Beginner’s Guide to Essential Oils: Where to start when the selection of aromatherapy and spa products seems daunting

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This week, in the conclusion of my three-part article on herbs and essential oils, I intend to present a discussion of some of my favourites (see my blog for details) as well as a synopsis of some of the most useful essential oils – their strengths, properties, and the best ways to apply them.

The essential oil that I use and recommend most frequently is Peppermint: for headaches, a drop on the temples or rubbed into the palm of your cupped hands, held over the nose and mouth, and inhaled; for stomachaches, applied directly on the stomach; for sore throat, inhaling the oil (as above) or a drop taken in the mouth (Warning: This is only safe with therapeutic-grade essential oils). Peppermint is also good for muscle spasms, soreness, and relief from most kinds of pain. The oil is cooling to the skin and the aroma is energizing.

Other useful everyday essential oils:

Lavender is renowned for its benefits to the skin and in treating burns. Lavender is soothing, calming, and relaxing. It may be applied to the skin to treat acne or skin lesions, on healing wounds; on the bottom of the feet before bed, to assist in relaxation and deep sleep; inhaled (as peppermint, above) for headaches and sinus trouble. Be careful to get real lavender – the hybrid, lavandin, is often sold as lavender. Lavandin smells the same but will not have the same effects on the skin – it will only worsen burns.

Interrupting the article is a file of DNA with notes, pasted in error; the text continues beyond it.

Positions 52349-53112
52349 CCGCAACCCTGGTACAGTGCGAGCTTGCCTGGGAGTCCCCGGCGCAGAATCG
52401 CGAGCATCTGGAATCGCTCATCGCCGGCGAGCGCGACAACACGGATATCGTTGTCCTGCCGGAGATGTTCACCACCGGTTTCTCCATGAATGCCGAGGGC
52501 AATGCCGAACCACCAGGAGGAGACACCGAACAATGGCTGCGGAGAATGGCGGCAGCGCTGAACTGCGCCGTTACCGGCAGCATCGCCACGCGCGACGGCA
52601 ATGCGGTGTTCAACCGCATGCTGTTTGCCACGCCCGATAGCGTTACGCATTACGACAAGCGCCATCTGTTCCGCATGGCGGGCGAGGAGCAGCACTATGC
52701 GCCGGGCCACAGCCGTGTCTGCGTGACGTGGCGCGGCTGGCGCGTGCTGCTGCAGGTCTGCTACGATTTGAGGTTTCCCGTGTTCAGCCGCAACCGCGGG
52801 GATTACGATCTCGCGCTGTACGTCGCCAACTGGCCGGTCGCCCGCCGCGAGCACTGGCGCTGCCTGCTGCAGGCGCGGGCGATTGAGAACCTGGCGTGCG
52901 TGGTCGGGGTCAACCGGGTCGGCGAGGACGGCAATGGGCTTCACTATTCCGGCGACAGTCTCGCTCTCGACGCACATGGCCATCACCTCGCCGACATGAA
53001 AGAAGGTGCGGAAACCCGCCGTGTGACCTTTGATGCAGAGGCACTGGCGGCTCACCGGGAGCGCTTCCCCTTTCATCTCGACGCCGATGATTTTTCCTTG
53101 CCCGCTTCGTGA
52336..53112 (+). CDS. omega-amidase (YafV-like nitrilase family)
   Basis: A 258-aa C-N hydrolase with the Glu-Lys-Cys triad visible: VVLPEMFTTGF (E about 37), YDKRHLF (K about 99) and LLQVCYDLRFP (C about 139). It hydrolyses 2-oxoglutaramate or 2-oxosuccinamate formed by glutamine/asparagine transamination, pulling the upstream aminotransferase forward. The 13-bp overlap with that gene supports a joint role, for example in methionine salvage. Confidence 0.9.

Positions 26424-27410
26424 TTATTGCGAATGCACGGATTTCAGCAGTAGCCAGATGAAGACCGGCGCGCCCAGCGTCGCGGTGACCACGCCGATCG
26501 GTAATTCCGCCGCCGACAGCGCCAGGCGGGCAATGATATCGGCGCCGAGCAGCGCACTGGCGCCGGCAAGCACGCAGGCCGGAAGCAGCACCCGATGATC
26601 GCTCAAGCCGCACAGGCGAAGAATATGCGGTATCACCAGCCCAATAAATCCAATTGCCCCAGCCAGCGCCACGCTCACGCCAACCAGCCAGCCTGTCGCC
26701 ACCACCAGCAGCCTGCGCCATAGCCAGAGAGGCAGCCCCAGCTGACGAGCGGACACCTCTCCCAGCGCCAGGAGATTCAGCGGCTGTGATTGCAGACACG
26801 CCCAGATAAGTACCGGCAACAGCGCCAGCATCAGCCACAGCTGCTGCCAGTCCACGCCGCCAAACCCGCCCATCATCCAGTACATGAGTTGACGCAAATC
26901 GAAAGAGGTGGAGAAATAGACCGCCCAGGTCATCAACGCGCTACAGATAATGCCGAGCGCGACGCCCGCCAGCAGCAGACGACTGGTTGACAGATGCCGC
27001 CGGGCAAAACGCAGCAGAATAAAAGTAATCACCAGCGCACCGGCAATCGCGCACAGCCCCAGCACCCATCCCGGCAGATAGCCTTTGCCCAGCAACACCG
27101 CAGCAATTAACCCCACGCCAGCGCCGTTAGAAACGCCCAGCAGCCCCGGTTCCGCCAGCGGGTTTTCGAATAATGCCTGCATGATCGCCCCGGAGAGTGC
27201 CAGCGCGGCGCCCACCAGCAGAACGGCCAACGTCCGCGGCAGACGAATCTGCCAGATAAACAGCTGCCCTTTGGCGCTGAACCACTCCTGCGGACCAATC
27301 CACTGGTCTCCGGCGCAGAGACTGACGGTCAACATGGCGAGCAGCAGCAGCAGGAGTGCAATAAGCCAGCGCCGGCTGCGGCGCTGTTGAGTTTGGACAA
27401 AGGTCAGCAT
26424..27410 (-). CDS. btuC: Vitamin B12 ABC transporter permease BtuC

Lemon oil is, like most citrus oils, expressed from the peel of the fruit. It smells sweet but tastes bitter. Lemon is great for cleansing, internally and externally, and it can be added to water to help purify it and remove any toxins – for example, in a restaurant. Also great to use a drop on your hands after using a public washroom. Lemon is the safest and most mild of essential oils, though it will sometimes discolour in direct sunlight, so should not be used on exposed skin.

Mint family herbs such as marjoram, basil, thyme, clary sage and oregano are renowned for their immune-supportive properties. Oregano has been touted by some as the cure for all ills – and it certainly is a powerful aid to the immune system, which ties in with so many of our symptoms and physical problems. These oils are also effective for relazing muscle soreness and rebuilding nerve, tendon, and muscle strength.

Cinnamon, ginger, and hot spices also yield essential oils which are stimulating to the immune system. They are especially helpful for the respiratory system. Many have been researched to kill bacteria and viruses. A blend of therapeutic-grade essential oils of cinnamon, clove, lemon, and eucalyptus has been shown to kill 99.96% of airborne bacteria in clinical testing. These oils can be applied on the throat or the stomach (third chakra) or on the bottom of the feet to support the entire body’s systems.

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